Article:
Warren Gatland has insisted the British & Irish Lions will not be intimidated by any bully-boy tactics from South Africa in Saturday’s first Test, all the while provoking a Springbok backlash by claiming their egos have already been dented.
The tourists’ head coach also revealed how he has put his squad through a gruelling “bone-on-bone” training session – which saw one player stamping on another – to ensure they are battle-hardened. Gatland believes some South African players will be “underdone” after they were forced to isolate amid a Covid outbreak.
Referencing the brutal 2009 tour of South Africa – the second Test in Pretoria consigned six players to hospital while Schalk Burger was subsequently banned for eye-gouging – Gatland conceded the Springboks’ strong-arm tactics had an effect on the Lions 12 years ago. But he has specifically addressed his players about the need to stand their ground.
“You have to take it to the edge but you also have to keep your control as well,” said Gatland. “There is a lot at stake for both sides and we have to make sure we bring that physicality, but a controlled physicality. The message is making sure we don’t take a backwards step. In 2009 there were a lot of guys running in, pushing and shoving – we addressed that as a squad and said that we wouldn’t take any more of it.
“That is why there was probably that niggle in 2009 and it is part of the way that they have dominated other teams in the world,” the New Zealander added. You have got to just keep coming at them and make sure you don’t take a backwards step.”
Gatland has been delighted by the level of intensity in training. He named his starting XV on Wednesday, with Alun Wyn Jones returning as captain, and explained how those who have missed out have turned the heat up on the 23 selected.
“Some of the training sessions have had real physicality and have probably been tougher than some of the games we’ve played,” said Gatland. “We had a bit of bone-on-bone yesterday. It was a pretty tough day with a little bit of niggle which you’d expect. The pleasing thing was that the guys who missed out just threw everything at it.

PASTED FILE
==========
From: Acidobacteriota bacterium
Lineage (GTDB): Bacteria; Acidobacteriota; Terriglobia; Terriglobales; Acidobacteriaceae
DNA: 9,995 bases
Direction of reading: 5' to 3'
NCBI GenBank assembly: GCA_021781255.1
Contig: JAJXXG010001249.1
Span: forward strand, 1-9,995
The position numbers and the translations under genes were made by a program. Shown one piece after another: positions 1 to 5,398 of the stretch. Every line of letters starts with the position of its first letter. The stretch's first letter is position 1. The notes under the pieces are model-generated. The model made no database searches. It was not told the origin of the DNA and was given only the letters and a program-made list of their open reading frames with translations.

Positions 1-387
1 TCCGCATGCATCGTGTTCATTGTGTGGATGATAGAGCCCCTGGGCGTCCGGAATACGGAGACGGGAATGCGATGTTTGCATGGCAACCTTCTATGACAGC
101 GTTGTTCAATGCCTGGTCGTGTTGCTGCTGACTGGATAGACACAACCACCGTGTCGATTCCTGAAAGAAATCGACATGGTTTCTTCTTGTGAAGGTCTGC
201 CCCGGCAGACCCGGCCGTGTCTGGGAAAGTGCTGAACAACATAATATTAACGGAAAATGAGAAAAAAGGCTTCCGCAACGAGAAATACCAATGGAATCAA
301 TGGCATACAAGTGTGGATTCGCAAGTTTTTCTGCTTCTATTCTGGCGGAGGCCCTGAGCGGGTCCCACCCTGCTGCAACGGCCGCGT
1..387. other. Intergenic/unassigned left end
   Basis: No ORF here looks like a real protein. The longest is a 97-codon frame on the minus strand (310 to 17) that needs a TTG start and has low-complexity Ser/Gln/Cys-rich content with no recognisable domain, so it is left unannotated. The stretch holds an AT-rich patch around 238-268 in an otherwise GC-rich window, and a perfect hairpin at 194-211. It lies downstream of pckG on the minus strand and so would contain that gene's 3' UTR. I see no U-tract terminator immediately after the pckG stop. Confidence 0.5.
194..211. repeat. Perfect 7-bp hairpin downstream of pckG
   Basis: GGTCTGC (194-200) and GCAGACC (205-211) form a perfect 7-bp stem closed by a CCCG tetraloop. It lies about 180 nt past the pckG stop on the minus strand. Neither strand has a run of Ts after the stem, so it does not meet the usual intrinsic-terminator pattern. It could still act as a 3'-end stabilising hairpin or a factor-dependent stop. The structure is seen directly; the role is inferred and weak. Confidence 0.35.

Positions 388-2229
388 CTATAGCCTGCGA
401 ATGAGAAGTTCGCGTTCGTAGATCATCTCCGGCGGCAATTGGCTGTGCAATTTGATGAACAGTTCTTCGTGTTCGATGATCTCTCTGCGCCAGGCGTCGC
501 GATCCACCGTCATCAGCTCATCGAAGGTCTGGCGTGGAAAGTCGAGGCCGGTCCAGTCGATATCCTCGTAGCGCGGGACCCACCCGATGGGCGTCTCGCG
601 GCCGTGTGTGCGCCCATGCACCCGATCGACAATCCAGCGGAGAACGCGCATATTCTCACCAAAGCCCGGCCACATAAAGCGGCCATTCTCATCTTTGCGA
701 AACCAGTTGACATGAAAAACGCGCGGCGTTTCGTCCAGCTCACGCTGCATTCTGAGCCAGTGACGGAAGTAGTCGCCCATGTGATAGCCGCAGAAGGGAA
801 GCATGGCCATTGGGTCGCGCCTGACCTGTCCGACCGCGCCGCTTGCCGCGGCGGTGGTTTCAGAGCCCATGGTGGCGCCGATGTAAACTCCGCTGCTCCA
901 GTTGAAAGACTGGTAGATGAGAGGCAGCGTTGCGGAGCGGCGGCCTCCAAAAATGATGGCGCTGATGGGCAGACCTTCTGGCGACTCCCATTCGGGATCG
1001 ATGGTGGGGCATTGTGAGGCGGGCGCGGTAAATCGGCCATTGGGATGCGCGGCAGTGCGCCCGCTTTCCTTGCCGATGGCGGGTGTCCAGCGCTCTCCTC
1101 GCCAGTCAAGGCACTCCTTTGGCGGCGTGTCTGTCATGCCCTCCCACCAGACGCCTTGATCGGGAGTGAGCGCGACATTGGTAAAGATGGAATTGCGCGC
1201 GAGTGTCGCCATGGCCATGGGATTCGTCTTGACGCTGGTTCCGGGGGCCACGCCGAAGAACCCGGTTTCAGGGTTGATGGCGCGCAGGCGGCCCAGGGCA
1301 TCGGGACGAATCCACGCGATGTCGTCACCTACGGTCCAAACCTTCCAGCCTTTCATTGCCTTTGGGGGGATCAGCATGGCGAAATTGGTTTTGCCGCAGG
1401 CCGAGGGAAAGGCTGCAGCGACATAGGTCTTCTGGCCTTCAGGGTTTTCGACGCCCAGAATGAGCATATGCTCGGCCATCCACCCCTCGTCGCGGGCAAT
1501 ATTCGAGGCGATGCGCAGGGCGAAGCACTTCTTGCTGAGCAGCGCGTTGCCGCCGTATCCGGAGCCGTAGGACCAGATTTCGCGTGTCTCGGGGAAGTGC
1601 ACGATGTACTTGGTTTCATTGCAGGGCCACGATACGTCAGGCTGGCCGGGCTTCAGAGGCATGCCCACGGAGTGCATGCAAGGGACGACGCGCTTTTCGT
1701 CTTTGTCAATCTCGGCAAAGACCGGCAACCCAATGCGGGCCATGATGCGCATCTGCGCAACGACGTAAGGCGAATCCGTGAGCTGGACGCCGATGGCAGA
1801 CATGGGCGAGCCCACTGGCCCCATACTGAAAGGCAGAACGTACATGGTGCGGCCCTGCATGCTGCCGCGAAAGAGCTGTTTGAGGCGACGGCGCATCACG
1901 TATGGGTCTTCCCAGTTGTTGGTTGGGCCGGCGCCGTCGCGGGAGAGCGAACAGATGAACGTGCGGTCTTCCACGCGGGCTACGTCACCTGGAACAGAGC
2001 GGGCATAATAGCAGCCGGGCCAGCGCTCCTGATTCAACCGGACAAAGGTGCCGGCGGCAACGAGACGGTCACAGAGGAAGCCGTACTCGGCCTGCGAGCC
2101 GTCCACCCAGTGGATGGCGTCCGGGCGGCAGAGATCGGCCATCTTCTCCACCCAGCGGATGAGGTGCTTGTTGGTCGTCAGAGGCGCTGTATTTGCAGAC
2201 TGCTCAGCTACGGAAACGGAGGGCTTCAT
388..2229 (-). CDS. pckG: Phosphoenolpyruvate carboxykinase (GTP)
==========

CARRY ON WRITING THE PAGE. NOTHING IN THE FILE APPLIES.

“Guys were not backing down. You get that in Test match rugby. You have guys who are going to be disappointed and they want to show that [and] make sure they don’t go backwards. That sometimes flares up into a couple of pushes and shoves and a bit of niggle.”
Asked to expand, Gatland said: “There was a bit of stomping. Standing on someone’s leg and stomping. The guy just had to take a few stomps and get his leg out of the way because he was slowing the ball down. I thought it was brilliant.”
Gatland also said that last week’s narrow defeat by South Africa A, which featured nine of the Springboks’ starters for this Saturday, demonstrated the Lions can cope with their opponents’ firepower. “We were very happy with our lineout, maul defence and in a couple of scrums towards the end we felt we really dominated,” added Gatland. “Whether they come with different variations, I don’t think so. I think they’ll come with a harder approach. It’s one aspect where I think we dented their ego, as they didn’t have the dominance in the areas they would have liked.
‘If something isn’t working for them – if their scrum isn’t as dominant as they thought it would be, or if their lineout isn’t dominant – some other teams would go to different variations,” Gatland continued. “South Africans tend to work harder on it – work harder on their scrummaging and on their mauling. They see that as such an important facet of the game.”
Favouring form over reputation and eyeing a fast start, Gatland has picked Ali Price at scrum-half, Luke Cowan-Dickie at hooker, Tom Curry at openside flanker and Jack Conan at No 8 with nine of the XV winning their first Lions caps. Stuart Hogg and Duhan van der Merwe also start while the eye-catching omissions include Conor Murray – who was named tour captain when Jones was initially struck down by injury – and the England captain Owen Farrell. They both provide cover from the bench.
Gatland believes it would tarnish the sport if South Africa’s director of rugby, Rassie Erasmus, continues to act as a water-carrier during matches. Erasmus, who guided the Springboks to the World Cup in 2019 before handing over to his assistant, Jacques Nienaber, was able to go on to the pitch during the match and pass messages directly to his players by adopting the role. “World Rugby regulations say a coach or a manager can’t be in the technical area on the side of the pitch,” said Gatland. “I suppose they argue he’s not the head coach, he’s the director of rugby. I’m not too worried about it, it’s just I’m not sure it’s the greatest look for the game but that’s their decision and I’ll just live with that.”